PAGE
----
When ESPN went looking for a replacement for Harold Reynolds on Baseball Tonight they had a lot of choices to pick from. While Reynolds was by no means great, he did have a certain kind of telegenic charisma which is hard to find in a former jock. It would seem like ESPN decided the best way to fill his absence was to plug in a former MLB second baseman, with a likeable personality. Up popped Eric Young.
After his first couple of nights, I felt Young was the worst analyst I had ever heard on ESPN, but I decided to wait a while before I wrote a review on him, as I wanted to give him a chance to grow into the job. Well, Young has gotten better, as now I would rate him above the dismal hire of 2006, Tino Martinez. (scroll down on this link to read my thoughts on Tino)
Being better than Martinez does not mean you are good, though. Here is something I wasn't ever expecting to write in my lifetime; Baseball Tonight really misses Harold Reynolds. (The exception to this is when Orel Hershiser is on, as he and Steve Stone are the best analysts in baseball.)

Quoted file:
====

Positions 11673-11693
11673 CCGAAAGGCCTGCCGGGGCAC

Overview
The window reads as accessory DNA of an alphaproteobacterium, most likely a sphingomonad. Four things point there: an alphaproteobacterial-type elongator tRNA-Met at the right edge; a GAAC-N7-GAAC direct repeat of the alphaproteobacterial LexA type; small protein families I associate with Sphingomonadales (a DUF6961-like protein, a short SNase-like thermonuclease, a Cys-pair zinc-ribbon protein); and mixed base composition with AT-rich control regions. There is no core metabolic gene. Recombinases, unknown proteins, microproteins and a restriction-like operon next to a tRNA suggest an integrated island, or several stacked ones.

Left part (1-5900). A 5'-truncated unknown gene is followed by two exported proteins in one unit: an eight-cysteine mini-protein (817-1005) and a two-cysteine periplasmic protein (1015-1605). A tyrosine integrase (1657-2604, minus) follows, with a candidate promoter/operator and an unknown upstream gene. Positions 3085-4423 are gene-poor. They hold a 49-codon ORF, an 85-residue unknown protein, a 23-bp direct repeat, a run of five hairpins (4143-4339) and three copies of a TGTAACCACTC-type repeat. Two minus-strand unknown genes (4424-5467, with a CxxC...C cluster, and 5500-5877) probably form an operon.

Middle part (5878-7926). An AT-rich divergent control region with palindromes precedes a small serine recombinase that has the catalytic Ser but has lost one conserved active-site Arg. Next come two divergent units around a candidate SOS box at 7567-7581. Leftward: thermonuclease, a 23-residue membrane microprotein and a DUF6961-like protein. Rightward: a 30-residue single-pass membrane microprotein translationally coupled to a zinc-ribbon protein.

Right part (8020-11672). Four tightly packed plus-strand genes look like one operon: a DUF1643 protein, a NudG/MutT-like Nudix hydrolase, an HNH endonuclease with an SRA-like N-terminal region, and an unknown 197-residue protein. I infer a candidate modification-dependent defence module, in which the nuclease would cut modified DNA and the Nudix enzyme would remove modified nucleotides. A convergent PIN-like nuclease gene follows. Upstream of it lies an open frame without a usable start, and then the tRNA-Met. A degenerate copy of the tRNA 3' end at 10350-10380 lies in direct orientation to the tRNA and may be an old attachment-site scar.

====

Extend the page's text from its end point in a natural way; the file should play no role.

I have figured out a way to make Eric Young nights somewhat fun. Next time EY is on, listen to how he starts almost every sentence with "I tell you what." It really is amazing that a professional broadcaster could continue to do this 2 months into his career. To make the most of this inarticulate style, ESPN needs to promote the Baseball Tonight Drinking Game. Every time that Eric Young says "I tell you what" it's time to do a shot.
Maybe Jagermeister and Red Bull could sponsor the promotion? Actually, the show would really be fun, if everyone on set would drink as well. I could see John Kruk high-fiving EY everytime he says it, as you know he must be able to slam it down. A few jager-bombs and I bet Tim Kurjian would really loosen up. I have to guess that if you go by the first name of Buster (Olney), you might not be Frank the Tank, but you have to be able to hold your own. Have Steve Phillips bartend, as he would look good flipping drinks like he was in Cocktail.
Unless Peter Gammons is on-set, does anyone watch Baseball Tonight for insight into the game? Considering the time it generally airs, a good portion of its viewers are males 18-25, so why not go balls out and really try to appeal to its demographic. If MLB teams serve alcohol in its locker rooms after games, why not truly embrace it. I tell you what it sure makes sense to me.